Watersheds Canada supporters lead fish conservation this winter.
As winter puts on a freeze on green action projects, Watersheds Canada is warming up for another lake stewardship initiative on the hardwater.
Loads of washed stone is set to be trekked across a frozen eastern Ontario lake this February, as volunteers will haul, shovel, and rake the natural material to create a bigger, better spawning bed for walleye. This in-water work is done with government approval and permits. However, the heavy lifting comes from community action and generous funding.
Watersheds Canada’s volunteers arrive with their snowmobiles, four-wheelers, utility trailers, and sleds, but most importantly, they provide their time, elbow grease, and enthusiasm. All of this cold, hard work falls into place as the April thaw brings open water followed by walleye spawning time.
“Some of our best fish habitat work happens on the ice, and it’s a great time of the year to connect again with our great donors and volunteers,” said Watersheds Canada’s Habitat and Stewardship Program Manager, Melissa Dakers, who is supported by Ontario Ministry of Natural Resources and Forestry fisheries staff, lake association members, and local anglers on a variety of fish habitat projects.
An upcoming spawning bed on ice is Watersheds Canada’s twenty-seventh fish habitat enhancement initiative, all of which have rallied a grassroots determination for local lake and river stewardship. Watersheds Canada encourages the stewardship spirit with a fish habitat toolkit and webinars that share its fish habitat success stories including the deployment of in-water brush bundles (woody debris) and stream restoration work that helped save a native brook trout population.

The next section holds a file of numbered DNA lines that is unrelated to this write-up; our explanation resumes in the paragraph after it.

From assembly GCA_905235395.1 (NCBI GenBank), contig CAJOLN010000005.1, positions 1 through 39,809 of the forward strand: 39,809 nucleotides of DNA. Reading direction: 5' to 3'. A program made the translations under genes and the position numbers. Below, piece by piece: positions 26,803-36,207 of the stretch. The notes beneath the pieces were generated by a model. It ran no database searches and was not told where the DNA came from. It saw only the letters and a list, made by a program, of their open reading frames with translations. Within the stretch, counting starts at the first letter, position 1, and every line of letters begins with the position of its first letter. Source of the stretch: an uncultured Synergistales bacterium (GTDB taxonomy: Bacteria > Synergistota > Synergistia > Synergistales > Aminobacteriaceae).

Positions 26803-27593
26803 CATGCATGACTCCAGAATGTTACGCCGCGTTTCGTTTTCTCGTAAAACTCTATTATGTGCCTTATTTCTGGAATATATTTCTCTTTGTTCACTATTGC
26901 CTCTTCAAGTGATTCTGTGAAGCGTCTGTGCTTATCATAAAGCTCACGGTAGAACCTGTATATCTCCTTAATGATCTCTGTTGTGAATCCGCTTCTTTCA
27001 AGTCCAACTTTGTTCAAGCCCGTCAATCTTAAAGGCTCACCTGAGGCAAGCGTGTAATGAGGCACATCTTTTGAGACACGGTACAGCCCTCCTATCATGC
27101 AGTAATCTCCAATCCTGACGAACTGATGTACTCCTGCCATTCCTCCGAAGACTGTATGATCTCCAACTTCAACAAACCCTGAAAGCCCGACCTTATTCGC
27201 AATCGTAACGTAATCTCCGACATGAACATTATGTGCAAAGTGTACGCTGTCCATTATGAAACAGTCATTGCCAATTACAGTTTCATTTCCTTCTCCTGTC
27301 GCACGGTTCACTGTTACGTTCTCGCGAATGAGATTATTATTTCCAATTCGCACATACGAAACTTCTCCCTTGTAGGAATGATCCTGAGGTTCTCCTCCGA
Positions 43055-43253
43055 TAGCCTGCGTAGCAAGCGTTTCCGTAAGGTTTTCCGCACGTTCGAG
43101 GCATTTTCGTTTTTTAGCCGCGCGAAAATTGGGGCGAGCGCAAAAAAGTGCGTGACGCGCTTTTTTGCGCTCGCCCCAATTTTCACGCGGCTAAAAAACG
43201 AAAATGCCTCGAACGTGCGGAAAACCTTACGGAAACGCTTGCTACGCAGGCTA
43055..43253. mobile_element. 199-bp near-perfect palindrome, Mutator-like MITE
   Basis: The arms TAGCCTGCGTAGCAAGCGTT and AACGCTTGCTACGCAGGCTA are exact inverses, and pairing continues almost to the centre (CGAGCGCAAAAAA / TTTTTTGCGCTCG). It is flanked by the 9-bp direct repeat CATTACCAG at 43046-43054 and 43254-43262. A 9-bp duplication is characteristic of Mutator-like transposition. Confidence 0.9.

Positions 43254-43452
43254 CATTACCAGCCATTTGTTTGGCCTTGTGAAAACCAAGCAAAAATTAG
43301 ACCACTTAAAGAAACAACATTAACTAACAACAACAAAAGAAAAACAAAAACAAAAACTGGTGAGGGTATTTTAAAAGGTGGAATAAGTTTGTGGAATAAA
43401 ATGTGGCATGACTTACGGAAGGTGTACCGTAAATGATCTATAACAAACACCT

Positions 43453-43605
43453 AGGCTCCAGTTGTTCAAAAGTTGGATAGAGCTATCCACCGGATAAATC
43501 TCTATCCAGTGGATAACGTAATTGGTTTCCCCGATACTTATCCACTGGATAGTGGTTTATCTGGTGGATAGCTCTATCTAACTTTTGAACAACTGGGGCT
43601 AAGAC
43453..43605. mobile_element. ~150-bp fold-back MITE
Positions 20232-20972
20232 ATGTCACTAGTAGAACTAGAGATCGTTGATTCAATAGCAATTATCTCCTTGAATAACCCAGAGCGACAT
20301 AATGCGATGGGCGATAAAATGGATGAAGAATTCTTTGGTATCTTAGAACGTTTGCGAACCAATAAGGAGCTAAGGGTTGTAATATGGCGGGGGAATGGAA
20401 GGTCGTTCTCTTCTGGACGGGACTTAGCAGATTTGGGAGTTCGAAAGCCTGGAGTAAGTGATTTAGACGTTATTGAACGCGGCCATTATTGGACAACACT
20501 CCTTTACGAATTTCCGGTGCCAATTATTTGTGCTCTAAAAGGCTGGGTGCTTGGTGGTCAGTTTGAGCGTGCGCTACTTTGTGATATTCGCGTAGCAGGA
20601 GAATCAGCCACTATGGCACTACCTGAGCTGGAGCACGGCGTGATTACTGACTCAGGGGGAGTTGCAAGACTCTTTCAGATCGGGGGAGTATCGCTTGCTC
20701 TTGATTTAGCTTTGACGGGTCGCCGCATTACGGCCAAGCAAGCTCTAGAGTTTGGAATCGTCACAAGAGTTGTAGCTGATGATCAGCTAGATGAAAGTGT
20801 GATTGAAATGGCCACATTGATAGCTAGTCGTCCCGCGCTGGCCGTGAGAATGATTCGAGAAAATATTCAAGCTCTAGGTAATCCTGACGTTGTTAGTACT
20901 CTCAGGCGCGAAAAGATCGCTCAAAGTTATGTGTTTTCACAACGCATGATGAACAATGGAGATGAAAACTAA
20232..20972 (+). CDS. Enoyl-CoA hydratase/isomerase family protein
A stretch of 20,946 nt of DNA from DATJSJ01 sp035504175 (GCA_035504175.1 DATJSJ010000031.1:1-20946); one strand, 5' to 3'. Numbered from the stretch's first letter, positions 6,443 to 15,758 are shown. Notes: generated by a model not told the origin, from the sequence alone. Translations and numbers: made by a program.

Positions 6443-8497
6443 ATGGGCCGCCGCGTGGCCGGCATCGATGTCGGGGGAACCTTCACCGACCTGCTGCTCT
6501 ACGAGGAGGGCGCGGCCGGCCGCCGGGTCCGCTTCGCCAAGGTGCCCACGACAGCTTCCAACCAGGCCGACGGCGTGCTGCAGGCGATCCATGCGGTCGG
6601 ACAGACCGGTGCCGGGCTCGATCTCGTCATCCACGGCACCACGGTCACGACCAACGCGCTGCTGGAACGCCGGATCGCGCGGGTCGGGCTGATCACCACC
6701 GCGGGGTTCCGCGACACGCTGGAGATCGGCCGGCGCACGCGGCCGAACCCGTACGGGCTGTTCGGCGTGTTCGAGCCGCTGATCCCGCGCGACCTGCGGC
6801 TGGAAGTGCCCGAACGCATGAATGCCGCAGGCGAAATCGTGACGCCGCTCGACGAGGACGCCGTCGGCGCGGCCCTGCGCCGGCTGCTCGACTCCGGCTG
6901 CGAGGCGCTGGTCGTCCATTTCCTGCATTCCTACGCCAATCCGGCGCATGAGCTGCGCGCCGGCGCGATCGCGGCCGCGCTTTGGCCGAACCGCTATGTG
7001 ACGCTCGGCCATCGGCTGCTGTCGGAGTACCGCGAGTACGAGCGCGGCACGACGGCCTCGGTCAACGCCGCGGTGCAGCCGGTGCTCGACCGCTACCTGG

Dakers stressed that her team’s winter spawning bed work for lake trout or walleye is preceded with months of site visits, volunteer monitoring, fisheries meetings, material ordering, and planning as well as a day of washing. Yes, washing.
“In October, a team from Watersheds Canada used a pressure washer and brooms to clean a traditional walleye spawning bed that has become significantly less productive for walleye reproduction as a result of a build up of silt on the rocks and gravel.”
Because walleye is a very sensitive fish species, siltation negatively affects their spawning beds. Silt covers the eggs, preventing them from being adequately oxygenated. This increases embryonic (early-stage development) walleye mortality.
“Thank you to the Ontario Ministry of Natural Resources and Forestry district managers who help encourage our local conservation work that has been made possible in the past with support from Bass Pro Shops/Cabela’s Outdoor Fund, and most recently the Government of Canada, through the Environmental Damages Fund, as well as Honda Canada Foundation and the Ontario Wildlife Foundation,” adds Dakers.
This project was undertaken with financial support of the Government of Canada through the Environmental Damages Fund in addition to the Honda Canada Foundation and Ontario Wildlife Foundation.
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